Case Bulletin – Federal District Court Considers Effect of an Insured’s Poor English Skills on Claims for Insurance Breach of Contract and Bad Faith
On February 10, 2015 the United States District Court for the Eastern District of Pennsylvania released a new opinion examining aspects of Pennsylvania’s insurance law including breach of contract, bad faith, and insurance fraud. Henriquez-Disla v. Allstate Prop. & Cas. Ins. Co., No. CIV.A. 13-284, 2015 WL 539550 (E.D. Pa. 2015). In Henriquez-Disla, the Plaintiffs purchased a homeowners’ policy with Allstate. When doing so, the husband made a number of misrepresentations, including their move-in date, marital status, and so on. Allstate’s policy excluded coverage for losses in which any insured misrepresented material facts or circumstances. A few months after moving in, the Plaintiffs made separate claims for both theft and fire. A fire marshal reported that the fire appeared to be incendiary and began in the bedroom closet. Allstate denied Plaintiffs’ insurance claims, but claimed it did so due to the Plaintiffs’ material misrepresentations as opposed to the suspicion of arson. Id. at *3 n. 4. The Plaintiffs then filed suit for breach of contract and bad faith. Allstate responded by counterclaiming for insurance fraud. The district court considered both parties’ motions on summary judgment.
First, the court considered whether the incorrect statements made by the husband and his wife were material misrepresentations. In order for a statement to be a material misrepresentation, it must be (1) knowingly false, and (2) material. Id. at * 3. Usually this is a question of fact for the jury, but it can be decided as a matter of law where the facts that were misrepresented are so obvious that reasonable minds cannot differ. Id. The court went through an exhaustive analysis listing all of the alleged misrepresentations and ultimately concluded that none of them could be considered material on summary judgment. One of the central reasons for this ruling was that the husband had a significant language barrier and was not fluent in English. This was mentioned by the court seven different times throughout this portion of the opinion. Therefore, this case seems to suggest that where a non-English speaking individual makes misrepresentations to his insurer, at least at the summary judgment stage, courts may assume that his misrepresentations were due to a language barrier as opposed to a knowingly false misrepresentation.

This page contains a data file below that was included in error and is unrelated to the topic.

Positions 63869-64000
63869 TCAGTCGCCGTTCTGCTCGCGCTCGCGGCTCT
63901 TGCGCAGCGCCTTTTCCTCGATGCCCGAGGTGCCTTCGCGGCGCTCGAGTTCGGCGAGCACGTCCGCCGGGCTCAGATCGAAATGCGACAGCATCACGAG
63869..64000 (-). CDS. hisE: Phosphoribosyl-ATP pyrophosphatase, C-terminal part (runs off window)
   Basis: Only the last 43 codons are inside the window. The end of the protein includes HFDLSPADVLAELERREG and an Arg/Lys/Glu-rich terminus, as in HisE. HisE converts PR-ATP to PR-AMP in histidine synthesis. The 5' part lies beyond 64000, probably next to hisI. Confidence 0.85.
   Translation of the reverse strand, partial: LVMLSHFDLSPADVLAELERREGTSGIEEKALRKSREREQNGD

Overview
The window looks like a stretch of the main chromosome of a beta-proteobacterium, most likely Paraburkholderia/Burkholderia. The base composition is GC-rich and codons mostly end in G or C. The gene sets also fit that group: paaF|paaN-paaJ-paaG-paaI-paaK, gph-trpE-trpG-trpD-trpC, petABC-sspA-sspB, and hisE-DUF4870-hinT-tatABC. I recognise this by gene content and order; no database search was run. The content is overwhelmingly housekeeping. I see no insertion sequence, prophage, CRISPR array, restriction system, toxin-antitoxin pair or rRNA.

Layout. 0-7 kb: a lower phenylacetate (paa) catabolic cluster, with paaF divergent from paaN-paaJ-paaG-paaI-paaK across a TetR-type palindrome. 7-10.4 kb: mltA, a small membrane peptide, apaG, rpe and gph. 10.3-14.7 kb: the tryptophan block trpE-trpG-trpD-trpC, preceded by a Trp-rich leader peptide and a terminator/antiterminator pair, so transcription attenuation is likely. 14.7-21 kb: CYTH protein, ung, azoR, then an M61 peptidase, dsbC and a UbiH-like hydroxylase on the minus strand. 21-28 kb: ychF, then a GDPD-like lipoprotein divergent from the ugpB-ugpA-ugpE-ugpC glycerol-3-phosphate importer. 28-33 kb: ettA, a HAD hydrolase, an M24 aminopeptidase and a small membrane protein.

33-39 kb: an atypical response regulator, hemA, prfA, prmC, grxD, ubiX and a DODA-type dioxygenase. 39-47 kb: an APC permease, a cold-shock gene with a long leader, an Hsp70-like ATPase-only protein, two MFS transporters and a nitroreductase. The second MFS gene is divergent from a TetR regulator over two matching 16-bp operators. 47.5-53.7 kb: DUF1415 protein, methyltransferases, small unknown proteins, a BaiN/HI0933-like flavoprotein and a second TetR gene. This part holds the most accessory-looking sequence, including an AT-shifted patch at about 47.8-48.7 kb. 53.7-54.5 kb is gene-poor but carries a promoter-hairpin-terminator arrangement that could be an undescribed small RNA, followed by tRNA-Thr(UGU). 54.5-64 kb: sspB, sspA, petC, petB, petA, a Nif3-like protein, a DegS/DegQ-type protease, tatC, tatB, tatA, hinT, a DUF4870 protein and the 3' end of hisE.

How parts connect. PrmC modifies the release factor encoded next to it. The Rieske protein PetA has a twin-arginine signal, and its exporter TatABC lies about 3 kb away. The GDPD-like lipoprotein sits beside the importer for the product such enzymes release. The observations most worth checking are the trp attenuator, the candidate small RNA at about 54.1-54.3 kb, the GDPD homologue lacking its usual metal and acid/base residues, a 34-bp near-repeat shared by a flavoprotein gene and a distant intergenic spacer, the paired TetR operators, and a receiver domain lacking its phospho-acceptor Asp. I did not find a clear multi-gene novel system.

Next, the court considered whether Allstate’s denial of coverage could be considered bad faith under 42 Pa.C.S. § 8371. The court explained that bad faith places a high burden on the plaintiff, and it cannot be found where the insurer’s conduct was in accordance with a reasonable but incorrect interpretation of the insurance policy and the law. Id. at *9. Thus, an insurance company can show that it conducted a review or investigation that yielded a reasonable foundation for its action. Id. The court explained that “[a]lthough there may be explanations for the [husband’s] inconsistencies, including a language barrier, there were sufficient contradictions in the testimony to justify Allstate’s decision.” Id. Therefore, even though the Plaintiff’s misrepresentations due to his language skills were insufficient to dismiss his breach of contract claim, they were sufficient to deny a claim against his insurer for bad faith.
Finally, the court briefly reviewed the law of insurance fraud in Pennsylvania. 18 Pa.C.S. § 4117. For the same reasons as those given in the breach of contract section above, the court denied making a ruling on summary judgment. However, the court did note that the applicable burden of proof for insurance fraud is unclear. Id. at *12. The court asked both parties to submit briefs arguing whether the proper burden should be clear and convincing or preponderance of the evidence. While no answer was been given, perhaps a decision will be published explaining which burden is correct once this case is concluded.